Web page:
President Obama’s visit to India, and watching a Republic Day parade at Rajpath, was a pleasing display of collaboration between an oldest and a biggest democracy. Obama, keeping an eye on Russian-made T-10 tanks and Sukhoi-30, and chewing his nicotine gum, was probably thinking on strategies for selling “Made in USA” asala (weaponry)” to India. Indian politicians, policy think tanks, and diplomats, associated with foreign policy, have come to conclusion that 21st century geopolitical and economic outlooks are global. Earlier strategies of Non Alignment, (but aligning to Russia) or Nehru’s legacy, are slowly moving to Sham Shan Ghat (a Funeral Place).
America, a contemporary super-power, with biggest economy and scientifically cutting-edge military force, plays a foremost role in world politics. Americans consider collaboration, but they hold their interests paramount. The underlying characteristic of American culture is individualism or in other words, ” what do I get?” America will make agreements and deals (e.g., India) or doubt cooperation (e.g., Pakistan) with countries based on specific appraisal of their domestic interests in present-day context.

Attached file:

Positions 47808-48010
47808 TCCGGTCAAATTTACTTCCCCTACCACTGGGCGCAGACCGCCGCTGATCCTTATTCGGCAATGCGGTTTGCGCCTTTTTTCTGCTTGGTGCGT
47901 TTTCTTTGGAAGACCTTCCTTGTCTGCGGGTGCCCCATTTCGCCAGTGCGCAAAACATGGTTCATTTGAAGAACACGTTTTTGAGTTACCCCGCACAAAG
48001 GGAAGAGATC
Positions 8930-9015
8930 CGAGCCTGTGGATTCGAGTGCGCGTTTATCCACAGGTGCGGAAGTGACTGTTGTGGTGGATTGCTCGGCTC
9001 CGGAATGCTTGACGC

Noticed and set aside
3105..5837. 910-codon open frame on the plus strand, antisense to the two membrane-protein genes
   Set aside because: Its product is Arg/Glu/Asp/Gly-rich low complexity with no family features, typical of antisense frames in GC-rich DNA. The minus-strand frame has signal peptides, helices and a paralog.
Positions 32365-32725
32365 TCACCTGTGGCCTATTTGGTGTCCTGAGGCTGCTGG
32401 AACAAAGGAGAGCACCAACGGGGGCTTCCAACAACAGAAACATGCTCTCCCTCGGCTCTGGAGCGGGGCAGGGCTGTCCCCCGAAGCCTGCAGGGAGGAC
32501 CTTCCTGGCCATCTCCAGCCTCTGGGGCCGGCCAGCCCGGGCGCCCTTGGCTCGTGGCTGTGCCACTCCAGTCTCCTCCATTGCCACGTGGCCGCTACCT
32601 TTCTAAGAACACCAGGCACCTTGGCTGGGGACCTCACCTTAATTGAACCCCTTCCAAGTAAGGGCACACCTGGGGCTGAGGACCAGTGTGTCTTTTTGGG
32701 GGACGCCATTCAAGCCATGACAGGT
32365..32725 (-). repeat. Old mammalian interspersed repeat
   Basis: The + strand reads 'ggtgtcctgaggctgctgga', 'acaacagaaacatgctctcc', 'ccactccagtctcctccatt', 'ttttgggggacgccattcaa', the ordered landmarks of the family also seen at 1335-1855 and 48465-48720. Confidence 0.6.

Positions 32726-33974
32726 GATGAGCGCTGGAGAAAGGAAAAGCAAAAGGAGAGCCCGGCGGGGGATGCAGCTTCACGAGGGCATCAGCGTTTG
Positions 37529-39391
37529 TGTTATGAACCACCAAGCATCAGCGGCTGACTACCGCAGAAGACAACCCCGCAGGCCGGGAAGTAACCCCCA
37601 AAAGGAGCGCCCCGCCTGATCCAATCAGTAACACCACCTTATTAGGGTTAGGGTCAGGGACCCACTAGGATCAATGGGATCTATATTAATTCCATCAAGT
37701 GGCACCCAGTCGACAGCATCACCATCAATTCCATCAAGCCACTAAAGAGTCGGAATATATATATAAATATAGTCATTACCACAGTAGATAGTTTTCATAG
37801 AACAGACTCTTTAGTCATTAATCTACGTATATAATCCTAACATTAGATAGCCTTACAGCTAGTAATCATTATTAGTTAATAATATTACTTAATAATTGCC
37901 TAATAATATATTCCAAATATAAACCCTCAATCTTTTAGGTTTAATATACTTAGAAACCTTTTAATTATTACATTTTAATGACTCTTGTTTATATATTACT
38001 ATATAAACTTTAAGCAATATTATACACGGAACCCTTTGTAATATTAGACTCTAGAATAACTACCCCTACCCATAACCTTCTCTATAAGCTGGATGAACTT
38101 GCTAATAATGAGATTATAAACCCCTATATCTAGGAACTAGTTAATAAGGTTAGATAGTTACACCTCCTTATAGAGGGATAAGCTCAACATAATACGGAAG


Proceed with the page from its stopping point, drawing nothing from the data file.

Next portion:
America perceives India as a large middle-class bazaar (Market) for it’s products such as iPhone and Whirlpool washing machines. Uncle Sam looks at India as a country with low-paying (but professionally skilled English educated) labor market for manufacturing, money-spinning defense, and nuclear energy agreements. Beside huge financial and trade prospects, America is also vigilant about their own interests; for example, implementation of prevailing laws for films and software piracy and protecting intellectual property rights through new and enforceable regulations. Understanding on decreasing carbon emissions and environmental protection also need a matched attitude from America and India.
Investors will show keen interest in India when stakeholders are self-confident that policies of Indian Gov. are amenable on reciprocal interests. India’s diplomats have made a pitch for India’s best interests during meetings with Obama and his American zatha (Conway). It is expected, that if promises are transformed into realities, it might help India to meet her energy needs in next five-to-ten years and create jobs in manufacturing sectors through “Make in India” program, whose success hangs with quality of products delivered. When jobs are created and with inflation rates low, Indians will have more money to spend, thus benefiting economic growths of both countries. Indians ought to appreciate American viewpoints and, focused on their own national interests, recognize them with modifications.